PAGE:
Pay-to-win games have been plaguing players since big corporate game developers decided to introduce microtransactions into their games. Now, news has surfaced about one developer who refused to incorporate in-game purchases in his viral game and how much it cost him.
According to IGN, George Fan, the creator of PopCap’s hit game Plants vs Zombies, openly shared his opinion on introducing microtransactions for the sequel to his game with EA. The story of Fan’s stand was shared on Alex Larrabee’s Roundtable Podcast by his friend Edmund McMillen, the creator of The Binding of Isaac and Super Meat Boy.
During the discussion, McMillen described Fan’s journey as a games developer. Apparently, the young Fan was scooped up by PopCap after creating a game called Insaniquarium, reported Comicbook. The gaming company gave Fan a small team to work with, and he decided to make Plants vs. Zombies in 2009 which as everyone knows became a huge success.
Later in 2011, EA acquired PopCap and tried to convince Fan to introduce pay-to-win features into a sequel to his game. The Asian game developer liked the idea of sequels to his game but didn’t seem comfortable with introducing microtransactions to Plants vs. Zombies and tried to reject the idea.
EA ultimately fired Fan for his objection to including microtransactions into Plants vs. Zombies. After that, the game developer and PopCap separated ways.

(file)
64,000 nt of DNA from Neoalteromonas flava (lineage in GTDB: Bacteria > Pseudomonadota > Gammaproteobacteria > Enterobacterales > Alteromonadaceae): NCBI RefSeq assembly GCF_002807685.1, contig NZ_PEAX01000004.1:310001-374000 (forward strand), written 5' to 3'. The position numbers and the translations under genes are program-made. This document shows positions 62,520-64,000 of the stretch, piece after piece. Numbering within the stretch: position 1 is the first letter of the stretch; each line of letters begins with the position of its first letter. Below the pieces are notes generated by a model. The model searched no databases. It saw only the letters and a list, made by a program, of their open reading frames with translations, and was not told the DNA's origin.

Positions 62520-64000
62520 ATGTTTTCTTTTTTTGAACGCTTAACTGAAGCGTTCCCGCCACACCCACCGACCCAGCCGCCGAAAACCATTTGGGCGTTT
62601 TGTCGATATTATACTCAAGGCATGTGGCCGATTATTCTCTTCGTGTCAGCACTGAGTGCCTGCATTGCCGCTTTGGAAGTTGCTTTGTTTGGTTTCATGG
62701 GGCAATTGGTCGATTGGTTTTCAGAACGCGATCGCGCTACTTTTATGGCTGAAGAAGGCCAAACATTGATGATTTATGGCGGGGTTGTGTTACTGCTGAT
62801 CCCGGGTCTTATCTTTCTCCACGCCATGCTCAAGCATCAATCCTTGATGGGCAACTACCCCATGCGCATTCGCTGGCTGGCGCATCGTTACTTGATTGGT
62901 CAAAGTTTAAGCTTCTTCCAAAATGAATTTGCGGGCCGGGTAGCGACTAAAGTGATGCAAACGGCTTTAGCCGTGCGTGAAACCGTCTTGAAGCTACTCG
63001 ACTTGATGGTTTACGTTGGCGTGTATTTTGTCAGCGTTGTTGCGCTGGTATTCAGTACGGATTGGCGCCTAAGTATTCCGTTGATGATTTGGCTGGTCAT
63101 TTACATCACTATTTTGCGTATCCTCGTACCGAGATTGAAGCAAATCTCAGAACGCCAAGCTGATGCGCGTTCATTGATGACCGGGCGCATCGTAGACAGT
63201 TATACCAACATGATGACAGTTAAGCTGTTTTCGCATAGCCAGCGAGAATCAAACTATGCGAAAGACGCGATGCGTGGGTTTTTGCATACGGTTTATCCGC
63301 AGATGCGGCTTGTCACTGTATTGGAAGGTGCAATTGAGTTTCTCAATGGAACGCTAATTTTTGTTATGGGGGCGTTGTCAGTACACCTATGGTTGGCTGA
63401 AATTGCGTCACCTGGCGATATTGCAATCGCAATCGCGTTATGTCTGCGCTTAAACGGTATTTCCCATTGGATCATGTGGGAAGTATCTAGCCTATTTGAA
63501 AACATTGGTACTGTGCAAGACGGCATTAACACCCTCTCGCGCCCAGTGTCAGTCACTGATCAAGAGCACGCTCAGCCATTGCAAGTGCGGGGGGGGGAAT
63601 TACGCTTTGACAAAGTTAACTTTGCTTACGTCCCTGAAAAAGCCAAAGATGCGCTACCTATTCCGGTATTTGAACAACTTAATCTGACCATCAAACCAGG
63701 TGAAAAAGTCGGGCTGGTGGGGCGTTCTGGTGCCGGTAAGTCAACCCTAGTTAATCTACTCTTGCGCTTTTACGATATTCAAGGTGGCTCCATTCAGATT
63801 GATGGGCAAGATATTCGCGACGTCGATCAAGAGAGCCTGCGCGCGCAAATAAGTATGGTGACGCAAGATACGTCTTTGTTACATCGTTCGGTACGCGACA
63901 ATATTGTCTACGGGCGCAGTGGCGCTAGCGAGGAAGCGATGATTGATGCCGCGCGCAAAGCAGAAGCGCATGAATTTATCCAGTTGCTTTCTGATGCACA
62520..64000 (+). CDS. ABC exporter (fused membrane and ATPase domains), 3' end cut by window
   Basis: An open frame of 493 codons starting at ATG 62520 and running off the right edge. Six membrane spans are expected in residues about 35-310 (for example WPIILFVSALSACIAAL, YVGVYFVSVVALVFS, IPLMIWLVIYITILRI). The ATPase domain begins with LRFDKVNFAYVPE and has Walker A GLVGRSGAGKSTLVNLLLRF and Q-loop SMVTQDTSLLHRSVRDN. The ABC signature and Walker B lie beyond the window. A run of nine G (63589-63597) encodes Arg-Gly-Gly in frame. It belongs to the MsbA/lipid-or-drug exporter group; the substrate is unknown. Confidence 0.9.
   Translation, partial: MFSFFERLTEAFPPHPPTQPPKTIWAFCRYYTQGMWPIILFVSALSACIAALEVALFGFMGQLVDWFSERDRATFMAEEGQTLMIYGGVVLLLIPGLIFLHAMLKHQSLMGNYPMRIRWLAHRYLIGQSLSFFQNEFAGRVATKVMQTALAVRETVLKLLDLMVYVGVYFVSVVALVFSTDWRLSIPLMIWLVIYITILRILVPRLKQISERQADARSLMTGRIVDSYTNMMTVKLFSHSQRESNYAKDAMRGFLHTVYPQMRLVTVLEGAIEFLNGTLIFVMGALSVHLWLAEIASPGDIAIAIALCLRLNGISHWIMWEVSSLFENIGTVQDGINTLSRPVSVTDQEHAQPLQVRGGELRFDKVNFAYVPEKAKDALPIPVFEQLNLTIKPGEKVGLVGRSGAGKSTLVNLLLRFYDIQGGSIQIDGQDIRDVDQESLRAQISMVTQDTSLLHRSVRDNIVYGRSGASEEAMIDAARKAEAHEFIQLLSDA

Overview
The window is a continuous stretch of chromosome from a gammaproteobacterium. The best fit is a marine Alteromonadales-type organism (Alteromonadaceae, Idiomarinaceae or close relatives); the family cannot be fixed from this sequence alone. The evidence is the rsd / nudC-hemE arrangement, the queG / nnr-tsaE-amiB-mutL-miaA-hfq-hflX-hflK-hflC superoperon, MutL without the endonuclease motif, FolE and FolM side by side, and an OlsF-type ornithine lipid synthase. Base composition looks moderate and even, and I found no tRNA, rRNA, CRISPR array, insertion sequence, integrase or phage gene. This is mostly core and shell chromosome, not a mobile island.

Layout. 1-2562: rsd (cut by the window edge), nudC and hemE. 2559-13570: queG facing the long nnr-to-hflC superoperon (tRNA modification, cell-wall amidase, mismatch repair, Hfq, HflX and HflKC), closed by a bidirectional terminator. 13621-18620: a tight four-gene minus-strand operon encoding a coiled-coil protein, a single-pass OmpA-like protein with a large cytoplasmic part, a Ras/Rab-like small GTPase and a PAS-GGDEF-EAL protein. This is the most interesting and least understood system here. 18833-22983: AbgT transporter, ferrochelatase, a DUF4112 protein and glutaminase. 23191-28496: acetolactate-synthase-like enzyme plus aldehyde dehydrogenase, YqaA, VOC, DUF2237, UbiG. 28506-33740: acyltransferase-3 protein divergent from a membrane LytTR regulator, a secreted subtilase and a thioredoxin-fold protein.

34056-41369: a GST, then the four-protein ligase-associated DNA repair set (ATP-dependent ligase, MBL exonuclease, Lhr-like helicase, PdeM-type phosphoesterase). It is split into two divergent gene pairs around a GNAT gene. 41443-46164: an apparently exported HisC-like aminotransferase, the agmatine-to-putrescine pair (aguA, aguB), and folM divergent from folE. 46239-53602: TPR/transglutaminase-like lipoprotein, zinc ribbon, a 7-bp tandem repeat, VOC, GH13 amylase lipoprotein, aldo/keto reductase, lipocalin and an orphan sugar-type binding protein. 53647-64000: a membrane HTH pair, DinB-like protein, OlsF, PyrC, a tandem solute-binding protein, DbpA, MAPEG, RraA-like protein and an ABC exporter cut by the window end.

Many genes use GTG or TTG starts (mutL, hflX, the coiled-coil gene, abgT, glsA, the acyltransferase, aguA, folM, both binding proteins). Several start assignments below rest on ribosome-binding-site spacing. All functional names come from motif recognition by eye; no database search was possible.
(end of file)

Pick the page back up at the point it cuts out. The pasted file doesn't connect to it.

Staying true to himself, Fan still creates games that don’t have pay-to-win features. His latest creation is called Octogeddon, reported VentureBeat. He developed the game at an indie game studio named All Yes Good.
Fan made a prototype of Octogeddon by himself and made a triumphant return to PopCap games to fully develop his new baby. This time around, EA seems to have learned its lesson since the game is available for a one-time purchase price, suggesting that Octogeddon does not have in-game purchases.
Fan’s small triumph over Electronic Arts sets a good example for other game developers. Currently, EA has been filling the headlines with the controversial way it handled microtransactions for Star Wars: Battlefront II. The whole situation could become a defining moment for the future of games, and stories like George Fan’s may just tip the scales against in-game purchases.